October 3, 2004
October 3, 2004 – In a paper published today in the online edition of Nature Genetics, a deCODE-led team of scientists present the results of a large-scale population study linking recombination rate with maternal age and fertility. In the paper, entitled “Recombination rate and reproductive success in humans,” the deCODE team establish a novel and significant correlation between recombination – the shuffling of chromosomal material that takes place in the formation of eggs and sperm – and maternal age and fertility. Specifically, the average number of recombinations in eggs that go on to become successful live births tends to increase with the mother’s age, and mothers with a higher recombination rate in general also tend to have more children than do those with a lower recombination rate.
The authors conclude that the most likely explanation for this phenomenon is that recombination, which is one of the most important mechanisms for generating genetic diversity in sexually-reproducing organisms, is under selective pressure from the earliest stages of reproduction. In short, an egg with a higher recombination count – that is, in which a mother’s two sets of chromosomes have undergone a larger number of reshufflings to yield the one set that goes into an egg – has a better chance of becoming a live-born child than does an egg with a lower recombination count. Basic evolutionary theory holds that diversity provides the substrate or background upon which natural selection occurs, as slightly different versions of an organism come into contact with their environment and reproduce. But these findings suggest that there is a significant selective pressure putting a premium on the generation of diversity itself. The paper is published today in the online edition of Nature Genetics and can be accessed at www.nature.com/ng. It will be published in the November print edition of the journal.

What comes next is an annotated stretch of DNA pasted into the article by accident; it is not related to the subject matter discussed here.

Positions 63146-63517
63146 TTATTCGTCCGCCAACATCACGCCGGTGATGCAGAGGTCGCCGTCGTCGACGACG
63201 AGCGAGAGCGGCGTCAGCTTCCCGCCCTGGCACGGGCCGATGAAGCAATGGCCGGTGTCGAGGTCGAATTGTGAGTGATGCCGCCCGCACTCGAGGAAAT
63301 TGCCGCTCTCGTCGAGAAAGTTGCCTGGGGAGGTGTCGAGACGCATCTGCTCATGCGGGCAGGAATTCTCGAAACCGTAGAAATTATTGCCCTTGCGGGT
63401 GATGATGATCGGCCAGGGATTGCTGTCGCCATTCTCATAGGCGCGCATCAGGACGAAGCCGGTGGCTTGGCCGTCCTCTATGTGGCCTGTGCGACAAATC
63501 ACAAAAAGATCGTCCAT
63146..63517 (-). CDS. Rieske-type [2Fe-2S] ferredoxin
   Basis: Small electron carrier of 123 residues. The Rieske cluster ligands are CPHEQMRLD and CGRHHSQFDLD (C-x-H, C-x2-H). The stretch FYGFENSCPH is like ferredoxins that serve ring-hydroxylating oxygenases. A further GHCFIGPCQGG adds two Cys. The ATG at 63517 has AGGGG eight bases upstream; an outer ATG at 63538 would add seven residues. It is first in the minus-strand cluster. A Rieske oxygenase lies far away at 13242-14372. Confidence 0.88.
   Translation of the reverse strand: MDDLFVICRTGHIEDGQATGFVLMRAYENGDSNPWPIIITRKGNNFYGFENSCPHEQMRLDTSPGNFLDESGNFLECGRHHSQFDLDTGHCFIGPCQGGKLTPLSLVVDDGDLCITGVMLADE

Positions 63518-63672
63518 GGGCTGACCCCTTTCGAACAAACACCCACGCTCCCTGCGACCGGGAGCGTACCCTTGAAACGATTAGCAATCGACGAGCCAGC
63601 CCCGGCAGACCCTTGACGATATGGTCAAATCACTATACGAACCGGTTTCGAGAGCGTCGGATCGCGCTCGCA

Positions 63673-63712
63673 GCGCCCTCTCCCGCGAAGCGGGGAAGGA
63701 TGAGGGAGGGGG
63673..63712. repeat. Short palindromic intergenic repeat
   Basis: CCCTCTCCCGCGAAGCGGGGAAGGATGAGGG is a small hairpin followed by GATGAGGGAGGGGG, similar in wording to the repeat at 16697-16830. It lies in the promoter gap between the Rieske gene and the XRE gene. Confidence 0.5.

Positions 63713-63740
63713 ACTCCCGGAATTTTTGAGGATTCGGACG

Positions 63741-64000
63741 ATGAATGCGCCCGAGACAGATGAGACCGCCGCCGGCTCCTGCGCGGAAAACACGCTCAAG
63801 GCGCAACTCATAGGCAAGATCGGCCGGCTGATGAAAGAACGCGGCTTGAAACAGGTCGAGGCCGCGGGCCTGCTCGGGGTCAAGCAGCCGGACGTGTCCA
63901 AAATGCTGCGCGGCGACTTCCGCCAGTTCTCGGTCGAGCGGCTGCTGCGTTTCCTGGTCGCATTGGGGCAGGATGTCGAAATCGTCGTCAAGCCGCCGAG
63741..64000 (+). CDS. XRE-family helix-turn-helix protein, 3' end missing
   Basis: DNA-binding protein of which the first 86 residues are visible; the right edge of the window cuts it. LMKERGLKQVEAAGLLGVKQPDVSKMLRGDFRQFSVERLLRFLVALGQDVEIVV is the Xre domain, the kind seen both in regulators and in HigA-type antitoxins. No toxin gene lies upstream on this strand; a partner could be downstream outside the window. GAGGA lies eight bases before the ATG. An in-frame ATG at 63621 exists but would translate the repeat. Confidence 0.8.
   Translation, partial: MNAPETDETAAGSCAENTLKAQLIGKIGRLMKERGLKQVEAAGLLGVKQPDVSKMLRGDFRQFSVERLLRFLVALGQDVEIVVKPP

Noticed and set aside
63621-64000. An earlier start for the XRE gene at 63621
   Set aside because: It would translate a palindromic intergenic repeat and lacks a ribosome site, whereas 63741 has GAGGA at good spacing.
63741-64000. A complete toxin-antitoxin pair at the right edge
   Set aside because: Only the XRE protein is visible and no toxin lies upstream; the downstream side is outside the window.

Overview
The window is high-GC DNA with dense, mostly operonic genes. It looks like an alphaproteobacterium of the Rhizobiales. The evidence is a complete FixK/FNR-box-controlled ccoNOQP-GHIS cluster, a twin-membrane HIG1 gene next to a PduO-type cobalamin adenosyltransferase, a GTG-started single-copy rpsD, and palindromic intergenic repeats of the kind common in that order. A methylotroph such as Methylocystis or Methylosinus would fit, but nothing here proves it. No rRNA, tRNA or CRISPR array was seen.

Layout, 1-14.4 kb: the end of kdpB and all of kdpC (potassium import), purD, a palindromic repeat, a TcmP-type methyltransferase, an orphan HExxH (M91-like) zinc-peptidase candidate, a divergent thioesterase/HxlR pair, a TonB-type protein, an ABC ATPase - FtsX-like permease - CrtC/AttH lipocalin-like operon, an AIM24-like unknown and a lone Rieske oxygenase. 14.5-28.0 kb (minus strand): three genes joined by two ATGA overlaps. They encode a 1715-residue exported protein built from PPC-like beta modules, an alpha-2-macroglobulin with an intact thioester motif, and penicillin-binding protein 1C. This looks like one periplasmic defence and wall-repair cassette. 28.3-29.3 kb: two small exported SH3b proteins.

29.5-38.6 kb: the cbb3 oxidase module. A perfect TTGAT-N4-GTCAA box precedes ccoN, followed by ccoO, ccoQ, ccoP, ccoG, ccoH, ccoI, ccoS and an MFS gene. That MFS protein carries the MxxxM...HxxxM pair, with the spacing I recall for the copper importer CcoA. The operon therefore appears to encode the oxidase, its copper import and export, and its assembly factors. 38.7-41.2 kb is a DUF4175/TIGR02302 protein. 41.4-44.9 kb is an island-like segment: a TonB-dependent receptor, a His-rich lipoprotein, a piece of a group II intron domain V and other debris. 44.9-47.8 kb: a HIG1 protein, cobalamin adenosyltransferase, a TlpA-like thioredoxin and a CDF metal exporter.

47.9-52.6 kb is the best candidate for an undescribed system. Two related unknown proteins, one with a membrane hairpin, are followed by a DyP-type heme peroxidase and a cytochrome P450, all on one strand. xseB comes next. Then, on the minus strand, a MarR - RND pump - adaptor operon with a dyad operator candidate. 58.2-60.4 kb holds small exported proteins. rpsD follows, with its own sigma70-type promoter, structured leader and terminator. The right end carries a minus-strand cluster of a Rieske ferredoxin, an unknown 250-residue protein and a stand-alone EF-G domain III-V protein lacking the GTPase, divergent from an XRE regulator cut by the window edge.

This study is the largest of its kind ever undertaken. It was conducted utilizing deCODE’s nationwide genealogical database and genome-wide genotypic data from more than 23,000 Icelanders participating in deCODE’s gene discovery programs. It follows on the publication two years ago of deCODE’s recombination map of the human genome, which was used to complete the assembly of the sequence of the human genome. The recombination data employed to build that map confirmed on a highly detailed, genome-wide scale the findings of previous studies showing that women have a significantly higher recombination rate on average than do men, and that recombination rates vary substantially between women. It was also the first study to demonstrate significant variation in the maternal recombination rate of offspring of the same mother. The latter finding raised the question of whether this variation might be correlated with the mother’s age, the principal question addressed in the paper published today.
The data presented in the article published today demonstrate that the maternal recombination counts seen in children do indeed increase to a statistically significant degree in line with a mother’s age. The sample size of the study, which includes 5,463 families, is large enough to overcome the impact of reproductive choice in individual families. The authors note that recombination may be beneficial because, as other research suggests, a higher number of recombination events may protect against certain maternal-age related errors in the sorting of chromosomes as oocytes – the precursor cells to eggs – convert into eggs.